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int main (int argc, const char * argv[]) {
    clock_t time1, time2;
    time1 = clock();
    //time1 = gettimeofday();


    add();
    time2 = clock();
    //time2= gettimeofday();
    float time = ((float)time2 - (float)time1) / 1000000.0F;
    printf("%fs\n", time);
    return 0;
}

I end up getting something like 0.288640991s from this (not sure if it's that many figures to the right, from the current code above. But I'm expecting seconds from the line:

float time = ((float)time2 - (float)time1) / 1000000.0F;

When I divide by 10000.0F I get 28 seconds realtime, which is what it actually is. So why isn't the line above doing this?

EDIT: I'm using a Mac, which I've heard is problematic.

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4  
You should divide with the defined constant CLOCKS_PER_SEC. –  Joachim Pileborg Mar 28 '12 at 13:20
    
Use CLOCKS_PER_SEC instead of the hardcoded 1000000.0F –  Jinghao Shi Mar 28 '12 at 14:02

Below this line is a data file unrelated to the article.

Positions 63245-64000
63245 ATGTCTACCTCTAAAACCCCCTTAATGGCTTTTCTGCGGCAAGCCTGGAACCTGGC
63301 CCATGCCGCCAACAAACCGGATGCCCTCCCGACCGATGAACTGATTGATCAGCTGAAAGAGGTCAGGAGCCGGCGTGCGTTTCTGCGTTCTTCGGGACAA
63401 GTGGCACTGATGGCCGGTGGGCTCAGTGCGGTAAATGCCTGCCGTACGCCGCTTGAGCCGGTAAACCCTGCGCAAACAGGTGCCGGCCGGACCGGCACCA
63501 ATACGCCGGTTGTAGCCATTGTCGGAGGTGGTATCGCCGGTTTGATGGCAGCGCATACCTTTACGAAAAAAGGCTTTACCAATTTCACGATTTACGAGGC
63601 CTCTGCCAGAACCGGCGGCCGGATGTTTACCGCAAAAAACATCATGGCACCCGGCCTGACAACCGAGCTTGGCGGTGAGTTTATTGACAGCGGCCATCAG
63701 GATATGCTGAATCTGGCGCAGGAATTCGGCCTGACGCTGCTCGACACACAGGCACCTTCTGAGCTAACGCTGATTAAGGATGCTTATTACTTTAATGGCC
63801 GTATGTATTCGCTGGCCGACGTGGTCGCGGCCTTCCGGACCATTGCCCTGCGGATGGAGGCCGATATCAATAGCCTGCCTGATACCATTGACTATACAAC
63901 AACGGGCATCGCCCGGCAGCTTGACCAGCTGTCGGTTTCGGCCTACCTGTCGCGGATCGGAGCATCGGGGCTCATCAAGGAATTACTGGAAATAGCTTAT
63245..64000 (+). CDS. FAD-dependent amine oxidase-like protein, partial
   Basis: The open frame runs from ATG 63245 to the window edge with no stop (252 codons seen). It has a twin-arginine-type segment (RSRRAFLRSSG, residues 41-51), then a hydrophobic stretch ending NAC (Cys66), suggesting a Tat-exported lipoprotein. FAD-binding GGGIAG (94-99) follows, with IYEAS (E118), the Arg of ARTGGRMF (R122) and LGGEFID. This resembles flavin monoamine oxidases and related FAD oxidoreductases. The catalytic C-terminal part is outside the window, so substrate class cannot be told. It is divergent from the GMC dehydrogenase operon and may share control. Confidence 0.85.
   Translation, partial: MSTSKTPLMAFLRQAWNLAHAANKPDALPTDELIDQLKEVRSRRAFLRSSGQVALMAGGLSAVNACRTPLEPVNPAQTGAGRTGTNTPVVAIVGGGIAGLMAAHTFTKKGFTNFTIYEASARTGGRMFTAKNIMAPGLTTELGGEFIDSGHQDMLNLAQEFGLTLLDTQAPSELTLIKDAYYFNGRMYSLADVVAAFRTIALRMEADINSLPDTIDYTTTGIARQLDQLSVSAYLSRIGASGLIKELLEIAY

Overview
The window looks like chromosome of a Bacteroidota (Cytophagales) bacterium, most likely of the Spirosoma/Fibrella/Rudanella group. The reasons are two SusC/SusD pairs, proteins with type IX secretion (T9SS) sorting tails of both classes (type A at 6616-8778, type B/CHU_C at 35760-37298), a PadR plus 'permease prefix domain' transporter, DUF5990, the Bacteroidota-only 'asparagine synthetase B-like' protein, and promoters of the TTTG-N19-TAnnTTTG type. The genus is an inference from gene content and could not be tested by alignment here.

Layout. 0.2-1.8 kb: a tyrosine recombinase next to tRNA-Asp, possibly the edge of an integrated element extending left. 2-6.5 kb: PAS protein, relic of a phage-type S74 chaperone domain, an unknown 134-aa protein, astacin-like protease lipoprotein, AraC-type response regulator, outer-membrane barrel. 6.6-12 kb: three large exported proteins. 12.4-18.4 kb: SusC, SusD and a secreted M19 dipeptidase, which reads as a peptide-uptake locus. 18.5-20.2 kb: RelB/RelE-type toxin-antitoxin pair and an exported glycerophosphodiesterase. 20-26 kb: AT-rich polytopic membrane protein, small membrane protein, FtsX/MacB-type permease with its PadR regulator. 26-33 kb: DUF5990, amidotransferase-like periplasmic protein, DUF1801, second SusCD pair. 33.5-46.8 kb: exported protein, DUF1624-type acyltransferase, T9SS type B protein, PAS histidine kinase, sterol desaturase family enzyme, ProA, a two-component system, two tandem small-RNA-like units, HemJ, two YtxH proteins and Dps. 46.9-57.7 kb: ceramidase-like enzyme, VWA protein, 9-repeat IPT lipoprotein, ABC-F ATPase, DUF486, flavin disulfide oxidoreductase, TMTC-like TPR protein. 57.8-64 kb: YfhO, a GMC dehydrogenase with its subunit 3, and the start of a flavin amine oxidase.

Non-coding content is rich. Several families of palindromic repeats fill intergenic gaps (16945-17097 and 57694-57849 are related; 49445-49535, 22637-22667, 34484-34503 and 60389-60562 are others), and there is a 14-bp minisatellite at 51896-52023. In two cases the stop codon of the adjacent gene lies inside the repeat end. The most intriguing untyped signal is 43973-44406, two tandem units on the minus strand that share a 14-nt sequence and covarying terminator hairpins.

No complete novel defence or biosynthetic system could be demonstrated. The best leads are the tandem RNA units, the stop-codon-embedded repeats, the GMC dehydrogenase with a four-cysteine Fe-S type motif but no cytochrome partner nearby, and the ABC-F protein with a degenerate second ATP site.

2 Answers 2

First you should use CLOCKS_PER_SEC and not some magic number.

Anyway if you are in a POSIX system, CLOCKS_PER_SEC is defined as one million (the same value your are using) in POSIX so this is probably not your issue.

You have to know that clock only measures the time when the processor is running YOUR userspace program and not the time spent in the kernel or in another process. This is important because if you call a syscall or a function that calls a syscall or if your process is preempted by the kernel, the clock result could look wrong to you.

See for example this:

 time_t time1, time2;

 time1 = clock();
 sleep(5);
 time2 = clock();

the difference of clock return value before and after (correctly normalized with CLOCKS_PER_SEC) the sleep call is likely to be 0 second.

If you want to measure the elapsed time during the execution of a function or a code block you should better use the function gettimeofday.

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clock() returns the number of clock ticks elapsed since the program was launched.

In order to turn that into seconds you have to divide by CLOCKS_PER_SEC, not 1000000.0F.


Shameless self-promotion:

Alternatively you can use my stopwatch.h and stopwatch.c for measuring elapsed time.

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No. Still getting this: 0.284750s –  Chucky Mar 28 '12 at 13:32
    
@Chucky: Then your implementation is broken. –  orlp Mar 28 '12 at 13:34

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